ILEARN scores show struggling students remain behind after pandemic
Student passing rates on Indiana’s standardized test rose slightly last school year, but many students remain far behind where they would have been without the educational disruption caused by COVID-19. And state officials say some students are not making academic gains fast enough to catch up from the education they missed out on.
About 30.2 percent of Indiana students passed both the math and English sections of ILEARN in 2021-22, according to data released Wednesday. That’s a 1.6 percentage point increase from the prior school year and several percentage points below the rate before the pandemic.
That trend is mirrored locally — just 9.8 percent of South Bend Community School Corporation students were proficient in English and math this year, but that’s higher than last year’s 7.5 percent. Next door, 18.3 percent of School City of Mishawaka students passed both portions, compared to 15.5 percent last year.
In Elkhart County, 13.6 percent Elkhart Community Schools students passed both English and math, a slight increase from last year’s 12.8 percent. And 25.4 percent of Goshen Community Schools students were rated proficient in both areas — just under one percentage point more than last year’s 24.5 percent.
Penn-Harris-Madison is the odd one out, beating the statewide average with some of the area’s best scores — 51 percent of students were proficient this year, compared to 47 percent last year.
Indiana also released summary results from a study of how the pandemic impacted student learning conducted by the National Center for Assessment, a nonprofit. It found that while many students were learning as much — or more — as they did before the pandemic, the lowest-scoring students were still losing ground.
"Across the board, our lowest-performing students are not demonstrating improvement," said Charity Flores, the education department's chief academic officer.
Flores noted that English language learners in particular had smaller gains on the state English exam. Students who receive special education services also had declining or stabilizing results in English, although they saw improvement in math.
State board member Scott Bess, who leads a network of charter high schools, said that if students progress through school without catching up after missing instruction during the pandemic, it will have a ripple effect that “scares the crap out of me.”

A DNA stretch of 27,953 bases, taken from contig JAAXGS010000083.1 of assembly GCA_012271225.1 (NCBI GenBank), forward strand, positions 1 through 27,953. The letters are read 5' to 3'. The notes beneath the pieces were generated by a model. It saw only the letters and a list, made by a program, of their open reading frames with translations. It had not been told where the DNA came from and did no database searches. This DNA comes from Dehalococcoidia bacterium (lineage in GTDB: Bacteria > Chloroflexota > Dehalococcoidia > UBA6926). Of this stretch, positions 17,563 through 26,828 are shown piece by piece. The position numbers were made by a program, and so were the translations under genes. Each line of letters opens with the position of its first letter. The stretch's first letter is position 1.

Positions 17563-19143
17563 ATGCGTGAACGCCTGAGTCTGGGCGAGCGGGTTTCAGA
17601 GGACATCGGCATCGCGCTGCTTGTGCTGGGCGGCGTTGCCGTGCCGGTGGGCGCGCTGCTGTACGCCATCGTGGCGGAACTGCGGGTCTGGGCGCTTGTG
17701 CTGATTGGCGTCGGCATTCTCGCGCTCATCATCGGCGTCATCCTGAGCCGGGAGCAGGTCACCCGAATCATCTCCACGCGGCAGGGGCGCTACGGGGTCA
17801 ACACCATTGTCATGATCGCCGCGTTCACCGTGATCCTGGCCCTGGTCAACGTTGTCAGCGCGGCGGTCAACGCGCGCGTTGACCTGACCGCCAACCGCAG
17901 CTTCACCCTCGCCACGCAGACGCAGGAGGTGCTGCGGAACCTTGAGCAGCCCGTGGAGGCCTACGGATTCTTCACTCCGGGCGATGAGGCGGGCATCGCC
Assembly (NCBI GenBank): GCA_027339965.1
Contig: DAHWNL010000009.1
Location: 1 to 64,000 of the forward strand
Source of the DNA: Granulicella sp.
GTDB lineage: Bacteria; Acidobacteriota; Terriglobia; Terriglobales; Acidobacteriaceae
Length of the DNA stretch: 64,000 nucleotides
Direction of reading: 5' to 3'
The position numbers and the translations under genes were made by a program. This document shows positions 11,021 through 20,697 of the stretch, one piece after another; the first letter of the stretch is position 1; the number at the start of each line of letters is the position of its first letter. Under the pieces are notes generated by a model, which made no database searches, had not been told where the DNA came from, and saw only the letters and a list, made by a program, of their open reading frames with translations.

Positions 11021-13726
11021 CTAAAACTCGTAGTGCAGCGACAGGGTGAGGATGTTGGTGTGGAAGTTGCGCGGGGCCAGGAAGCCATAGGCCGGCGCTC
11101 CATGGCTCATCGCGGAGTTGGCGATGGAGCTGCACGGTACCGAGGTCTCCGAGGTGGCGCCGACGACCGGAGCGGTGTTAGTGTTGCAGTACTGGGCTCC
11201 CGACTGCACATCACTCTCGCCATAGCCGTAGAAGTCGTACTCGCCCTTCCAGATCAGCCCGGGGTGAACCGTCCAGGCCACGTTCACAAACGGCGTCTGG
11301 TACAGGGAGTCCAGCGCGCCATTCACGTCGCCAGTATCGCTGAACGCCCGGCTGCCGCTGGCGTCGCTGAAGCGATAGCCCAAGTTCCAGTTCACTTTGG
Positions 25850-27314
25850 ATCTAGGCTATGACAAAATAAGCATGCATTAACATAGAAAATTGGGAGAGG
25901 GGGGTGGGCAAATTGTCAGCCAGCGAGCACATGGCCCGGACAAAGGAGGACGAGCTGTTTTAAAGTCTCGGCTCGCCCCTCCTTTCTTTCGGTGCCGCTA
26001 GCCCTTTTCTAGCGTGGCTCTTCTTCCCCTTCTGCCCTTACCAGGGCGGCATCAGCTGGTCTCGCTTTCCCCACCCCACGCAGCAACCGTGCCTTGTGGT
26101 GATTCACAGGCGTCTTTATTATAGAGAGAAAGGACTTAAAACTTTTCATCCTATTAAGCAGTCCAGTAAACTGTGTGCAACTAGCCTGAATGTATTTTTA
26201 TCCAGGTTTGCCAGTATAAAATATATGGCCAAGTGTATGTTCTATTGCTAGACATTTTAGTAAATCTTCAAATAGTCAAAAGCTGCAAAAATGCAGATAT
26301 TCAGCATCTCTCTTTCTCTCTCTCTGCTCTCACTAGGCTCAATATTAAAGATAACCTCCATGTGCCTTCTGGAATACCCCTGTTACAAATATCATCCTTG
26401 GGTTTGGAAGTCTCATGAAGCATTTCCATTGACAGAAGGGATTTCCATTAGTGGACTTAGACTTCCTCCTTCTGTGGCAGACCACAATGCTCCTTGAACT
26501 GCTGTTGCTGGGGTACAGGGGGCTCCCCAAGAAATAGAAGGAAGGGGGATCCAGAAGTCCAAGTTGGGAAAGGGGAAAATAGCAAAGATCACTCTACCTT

“As a state, these kinds of results should be a big flashing red light that says we have to do something,” Bess said after the meeting. “There's nothing that I think is more important than solving this problem.”
The standardized test is given to Hoosier elementary and middle school students in grades three through eight. The state administered ILEARN for the first time in 2019, but it did not test students in 2020 due to the pandemic. When the test returned in 2021, passing rates declined significantly — a sign of the societal and educational turmoil students endured.
Indiana Secretary of Education Katie Jenner educators’ efforts are having a positive impact. But for some students, the learning measured by the test stalled or was continuing to decline.
“We must continue to aggressively pursue innovative solutions to best support all of our students, especially our students who are still overcoming the challenges posed by the pandemic, as well as students who were underperforming prior to the pandemic,” Jenner said in a statement.
Statewide, about 41 percent of students passed the English exam, while over 39 percent passed the math section in 2022.
Scores varied significantly among subgroups. Just about 17 percent of students who qualified for free or reduced price lunch, a proxy for family income, passed both tests. Among affluent and middle-class students, about 42 percent passed both sections of the test.
Bess, the state board member, highlighted gaps in passing rates among Black, Hispanic and White students. About 10 percent of Black students passed both tests. Just over 17 percent of Hispanic students passed both. And almost 37 percent of White students passed both.
"We have to address that," Bess said. "This isn't like this is a surprise — part of the pandemic — this has been systemic."
The state has largely ended the negative consequences that schools used to face because of low passing rates. In 2021, the legislature eliminated consequences from its accountability model, such as state takeovers of local schools.
ILEARN scores also won’t be used to give schools A-F letter grades. Instead, all schools will be assigned a “null” or “no letter grade” for the 2021-2022 school year. The state plans to launch a new performance dashboard in the fall.
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